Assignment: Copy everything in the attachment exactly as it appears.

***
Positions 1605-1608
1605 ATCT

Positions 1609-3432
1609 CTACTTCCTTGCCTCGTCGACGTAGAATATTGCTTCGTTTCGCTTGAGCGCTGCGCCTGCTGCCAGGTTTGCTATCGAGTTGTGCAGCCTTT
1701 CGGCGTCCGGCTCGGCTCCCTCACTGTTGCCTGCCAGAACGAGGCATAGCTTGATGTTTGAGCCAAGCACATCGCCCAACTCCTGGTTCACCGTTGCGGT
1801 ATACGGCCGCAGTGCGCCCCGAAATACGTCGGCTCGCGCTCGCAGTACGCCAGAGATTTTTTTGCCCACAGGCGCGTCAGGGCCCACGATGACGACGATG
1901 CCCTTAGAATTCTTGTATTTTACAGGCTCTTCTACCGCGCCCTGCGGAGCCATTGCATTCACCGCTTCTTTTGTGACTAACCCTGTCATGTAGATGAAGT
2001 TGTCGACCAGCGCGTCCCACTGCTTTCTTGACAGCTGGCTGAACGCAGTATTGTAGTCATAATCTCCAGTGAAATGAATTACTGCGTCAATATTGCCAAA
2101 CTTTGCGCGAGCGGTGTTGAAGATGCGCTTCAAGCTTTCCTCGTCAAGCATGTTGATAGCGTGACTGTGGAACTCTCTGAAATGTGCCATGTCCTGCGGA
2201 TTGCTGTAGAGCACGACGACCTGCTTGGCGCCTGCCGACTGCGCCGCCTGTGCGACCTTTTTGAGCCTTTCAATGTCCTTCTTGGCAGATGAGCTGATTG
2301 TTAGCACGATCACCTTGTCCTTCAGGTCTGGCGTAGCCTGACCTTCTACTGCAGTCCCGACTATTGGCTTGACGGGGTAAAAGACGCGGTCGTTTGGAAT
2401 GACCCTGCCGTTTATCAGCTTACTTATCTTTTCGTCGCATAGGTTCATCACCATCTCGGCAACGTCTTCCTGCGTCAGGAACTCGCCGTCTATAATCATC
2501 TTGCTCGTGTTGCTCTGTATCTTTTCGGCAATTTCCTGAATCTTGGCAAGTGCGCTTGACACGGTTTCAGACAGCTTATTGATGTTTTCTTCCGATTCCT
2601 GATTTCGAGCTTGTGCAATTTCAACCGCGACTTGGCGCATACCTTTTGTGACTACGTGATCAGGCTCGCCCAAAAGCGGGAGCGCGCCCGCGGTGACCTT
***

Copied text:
Positions 1605-1608
1605 ATCT

Positions 1609-3432
1609 CTACTTCCTTGCCTCGTCGACGTAGAATATTGCTTCGTTTCGCTTGAGCGCTGCGCCTGCTGCCAGGTTTGCTATCGAGTTGTGCAGCCTTT
1701 CGGCGTCCGGCTCGGCTCCCTCACTGTTGCCTGCCAGAACGAGGCATAGCTTGATGTTTGAGCCAAGCACATCGCCCAACTCCTGGTTCACCGTTGCGGT
1801 ATACGGCCGCAGTGCGCCCCGAAATACGTCGGCTCGCGCTCGCAGTACGCCAGAGATTTTTTTGCCCACAGGCGCGTCAGGGCCCACGATGACGACGATG
1901 CCCTTAGAATTCTTGTATTTTACAGGCTCTTCTACCGCGCCCTGCGGAGCCATTGCATTCACCGCTTCTTTTGTGACTAACCCTGTCATGTAGATGAAGT
2001 TGTCGACCAGCGCGTCCCACTGCTTTCTTGACAGCTGGCTGAACGCAGTATTGTAGTCATAATCTCCAGTGAAATGAATTACTGCGTCAATATTGCCAAA
2101 CTTTGCGCGAGCGGTGTTGAAGATGCGCTTCAAGCTTTCCTCGTCAAGCATGTTGATAGCGTGACTGTGGAACTCTCTGAAATGTGCCATGTCCTGCGGA
2201 TTGCTGTAGAGCACGACGACCTGCTTGGCGCCTGCCGACTGCGCCGCCTGTGCGACCTTTTTGAGCCTTTCAATGTCCTTCTTGGCAGATGAGCTGATTG
2301 TTAGCACGATCACCTTGTCCTTCAGGTCTGGCGTAGCCTGACCTTCTACTGCAGTCCCGACTATTGGCTTGACGGGGTAAAAGACGCGGTCGTTTGGAAT
2401 GACCCTGCCGTTTATCAGCTTACTTATCTTTTCGTCGCATAGGTTCATCACCATCTCGGCAACGTCTTCCTGCGTCAGGAACTCGCCGTCTATAATCATC
2501 TTGCTCGTGTTGCTCTGTATCTTTTCGGCAATTTCCTGAATCTTGGCAAGTGCGCTTGACACGGTTTCAGACAGCTTATTGATGTTTTCTTCCGATTCCT
2601 GATTTCGAGCTTGTGCAATTTCAACCGCGACTTGGCGCATACCTTTTGTGACTACGTGATCAGGCTCGCCCAAAAGCGGGAGCGCGCCCGCGGTGACCTT